Written By: Allen L. Williams II
A decade long feud over copyright infringement between Oracle and Google has brought focus to the issue of copyright protections for the code used to create software interfaces and their structures . Oracle sued Google for $8 billion dollars, accusing Google of “an egregious act of plagiarism,” taking the case all the way to the Supreme Court.  As an issue of first impression, the Supreme Court will decide whether copyright protection extends to the code and structure for a type of software interface, application programming interfaces (“APIs”), and whether petitioners’ actions constitute “fair use” of Oracle’s API in the context of creating a new computer program.  While Oracle alleges that Google copied more than 11,000 lines of Oracle’s Java code, as well as the organizational structure of the API, Google contends that the portions it used are fair use, in conjunction with the lower court’s findings. 
This case has brought focus to the fact that software interfaces and copyrights not only affect large technology companies like Google and Oracle, but also broadly affect individual and independent entities like the concerns of songwriters, authors, photographers, and filmmakers. Copywriting code used to develop software interfaces is essential to individual, independent, and smaller businesses because it protects individual ideas from being stolen by larger companies . While on a larger scale, copyright protections can stop these larger companies from being able to use their power, money, and influence to take part of someone else’s idea in the process of creating their own ideas, there are consumers, developers, and businesspeople who need open-source software interfaces to remain unmonopolized.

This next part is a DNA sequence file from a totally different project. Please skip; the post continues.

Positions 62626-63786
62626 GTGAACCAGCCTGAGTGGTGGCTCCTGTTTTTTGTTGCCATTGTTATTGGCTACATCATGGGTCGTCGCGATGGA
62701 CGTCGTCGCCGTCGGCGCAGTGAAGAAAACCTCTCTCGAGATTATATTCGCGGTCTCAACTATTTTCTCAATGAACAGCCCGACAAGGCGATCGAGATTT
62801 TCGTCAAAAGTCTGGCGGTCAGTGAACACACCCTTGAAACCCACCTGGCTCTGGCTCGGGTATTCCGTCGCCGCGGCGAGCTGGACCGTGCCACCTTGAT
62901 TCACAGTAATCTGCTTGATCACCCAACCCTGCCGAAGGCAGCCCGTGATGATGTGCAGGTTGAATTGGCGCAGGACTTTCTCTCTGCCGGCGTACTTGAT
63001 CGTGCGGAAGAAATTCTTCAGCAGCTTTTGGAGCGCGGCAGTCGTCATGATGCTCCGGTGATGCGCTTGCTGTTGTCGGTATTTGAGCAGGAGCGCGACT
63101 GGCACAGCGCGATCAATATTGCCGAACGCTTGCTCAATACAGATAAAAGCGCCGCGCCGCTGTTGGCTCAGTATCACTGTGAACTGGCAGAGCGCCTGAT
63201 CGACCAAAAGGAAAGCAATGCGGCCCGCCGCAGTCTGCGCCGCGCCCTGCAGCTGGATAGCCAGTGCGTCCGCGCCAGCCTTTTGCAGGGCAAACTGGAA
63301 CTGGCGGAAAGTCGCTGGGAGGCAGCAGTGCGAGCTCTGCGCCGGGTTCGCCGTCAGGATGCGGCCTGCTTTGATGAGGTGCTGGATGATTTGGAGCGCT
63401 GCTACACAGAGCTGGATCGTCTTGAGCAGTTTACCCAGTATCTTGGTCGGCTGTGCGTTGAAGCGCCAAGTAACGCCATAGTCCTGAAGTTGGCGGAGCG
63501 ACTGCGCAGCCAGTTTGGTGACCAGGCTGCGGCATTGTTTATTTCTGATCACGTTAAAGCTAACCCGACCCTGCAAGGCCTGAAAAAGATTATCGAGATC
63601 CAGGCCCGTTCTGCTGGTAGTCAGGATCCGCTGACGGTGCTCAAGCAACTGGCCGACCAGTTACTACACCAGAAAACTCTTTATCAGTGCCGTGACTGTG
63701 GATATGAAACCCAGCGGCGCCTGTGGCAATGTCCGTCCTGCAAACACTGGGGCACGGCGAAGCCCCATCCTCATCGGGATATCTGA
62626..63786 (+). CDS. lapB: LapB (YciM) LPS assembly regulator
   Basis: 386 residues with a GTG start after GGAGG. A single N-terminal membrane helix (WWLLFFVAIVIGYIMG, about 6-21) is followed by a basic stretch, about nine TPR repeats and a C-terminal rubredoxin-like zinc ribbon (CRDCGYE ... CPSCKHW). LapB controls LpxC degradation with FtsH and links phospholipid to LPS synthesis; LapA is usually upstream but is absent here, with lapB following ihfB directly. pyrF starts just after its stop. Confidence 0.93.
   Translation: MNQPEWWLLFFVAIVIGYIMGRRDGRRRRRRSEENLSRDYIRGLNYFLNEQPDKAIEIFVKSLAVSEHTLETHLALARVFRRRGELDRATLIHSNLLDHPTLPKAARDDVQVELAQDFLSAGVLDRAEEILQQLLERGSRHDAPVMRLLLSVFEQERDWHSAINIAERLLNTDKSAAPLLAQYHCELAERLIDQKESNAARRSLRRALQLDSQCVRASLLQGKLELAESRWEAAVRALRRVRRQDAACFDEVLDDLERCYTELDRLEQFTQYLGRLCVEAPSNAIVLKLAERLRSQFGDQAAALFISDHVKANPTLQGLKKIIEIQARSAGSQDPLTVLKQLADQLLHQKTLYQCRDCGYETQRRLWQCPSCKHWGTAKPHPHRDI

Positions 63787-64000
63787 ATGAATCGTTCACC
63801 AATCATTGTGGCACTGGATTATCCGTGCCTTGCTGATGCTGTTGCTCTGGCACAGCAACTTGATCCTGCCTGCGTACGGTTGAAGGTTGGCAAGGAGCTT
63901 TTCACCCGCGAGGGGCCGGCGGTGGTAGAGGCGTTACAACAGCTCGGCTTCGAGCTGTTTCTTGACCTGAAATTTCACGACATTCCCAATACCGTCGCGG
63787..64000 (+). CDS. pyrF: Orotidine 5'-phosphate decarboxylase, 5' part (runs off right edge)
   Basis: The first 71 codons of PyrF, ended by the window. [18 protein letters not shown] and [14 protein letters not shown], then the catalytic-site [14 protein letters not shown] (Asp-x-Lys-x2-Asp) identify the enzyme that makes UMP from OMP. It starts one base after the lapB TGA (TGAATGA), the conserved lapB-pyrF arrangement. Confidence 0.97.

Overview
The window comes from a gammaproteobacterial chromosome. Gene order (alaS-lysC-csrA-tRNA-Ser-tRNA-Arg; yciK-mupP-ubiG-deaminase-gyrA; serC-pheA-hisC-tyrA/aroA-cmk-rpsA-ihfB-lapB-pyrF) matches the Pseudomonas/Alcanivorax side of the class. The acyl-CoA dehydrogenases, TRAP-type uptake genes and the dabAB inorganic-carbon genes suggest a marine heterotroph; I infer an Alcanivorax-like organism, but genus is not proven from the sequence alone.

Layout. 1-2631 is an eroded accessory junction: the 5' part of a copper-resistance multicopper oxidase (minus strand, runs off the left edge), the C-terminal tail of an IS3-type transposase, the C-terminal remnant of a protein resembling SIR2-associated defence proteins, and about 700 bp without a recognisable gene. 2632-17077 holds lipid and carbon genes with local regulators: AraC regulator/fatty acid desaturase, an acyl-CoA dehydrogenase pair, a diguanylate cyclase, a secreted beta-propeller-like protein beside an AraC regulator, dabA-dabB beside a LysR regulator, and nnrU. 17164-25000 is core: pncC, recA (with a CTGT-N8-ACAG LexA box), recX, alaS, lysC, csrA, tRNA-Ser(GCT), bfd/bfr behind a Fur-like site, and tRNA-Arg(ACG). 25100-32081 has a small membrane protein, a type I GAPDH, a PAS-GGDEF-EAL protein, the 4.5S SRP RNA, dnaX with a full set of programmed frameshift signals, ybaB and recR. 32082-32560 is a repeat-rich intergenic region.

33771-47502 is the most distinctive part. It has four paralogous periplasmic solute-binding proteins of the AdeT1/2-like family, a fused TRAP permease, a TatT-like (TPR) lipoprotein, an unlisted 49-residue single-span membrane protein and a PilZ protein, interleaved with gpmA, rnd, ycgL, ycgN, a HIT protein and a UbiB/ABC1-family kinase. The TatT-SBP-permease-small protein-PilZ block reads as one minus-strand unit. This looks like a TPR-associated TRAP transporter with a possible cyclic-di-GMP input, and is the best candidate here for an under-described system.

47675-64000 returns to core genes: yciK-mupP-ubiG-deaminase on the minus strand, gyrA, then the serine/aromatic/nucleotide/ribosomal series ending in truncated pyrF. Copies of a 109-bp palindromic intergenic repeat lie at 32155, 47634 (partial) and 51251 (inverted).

Partisanship in the United States has come into full effect as the Trump Administration has supported Oracle in this case by filing an amicus brief to the Supreme Court. The Department of Justice is urging the Supreme Court to rule in favor of Oracle, alleging Google has violated copyright law and that Oracle holds a valid copyright.  With congressional Republican support on its side, Oracle has great backing in this case from the executive and legislative branches, which seems to give Oracle the upper hand. Where should the line be drawn between the restrictions on the use of one’s copywritten ideas and the market’s needs to progress API technology to keep up with the growing digital age?
Google spokesperson Joe Castaneda contends, “A remarkable range of consumers, developers, computer scientists, and businesses agree that open software interfaces promote innovation and that no single company should be able to monopolize creativity by blocking software tools from working together.”  If Oracle wins this case, this could potentially transform software interfaces and restrict technology from advancement. This case is crucial for software engineers because most modern software development best practices are built around the reimplementation of APIs.  A decision in favor of Oracle could place current API creators at the top of the technological food chain in terms of software development and force all others who wish to engineer new and improved software to acquire Java licensing from any of them that have valid copyrights. With most companies likely unwilling to acquire API licensing, companies may change their API’s to simply not include other companies’ codes, in accordance with copyright law, which will cause a surplus of compatibility and cross compatibility issues that the average consumer would be forced to deal with.  Overall, upon the decision of this case, software engineering, coding development, and software interfaces will be forever affected. Only time and strong advocacy from both sides will tell where the line will be drawn. Until a decision has been reached on the case at bar, the battle to protect copyright in software engineering and arguments for open software interfaces remain in a cloudy mist of uncertainty.
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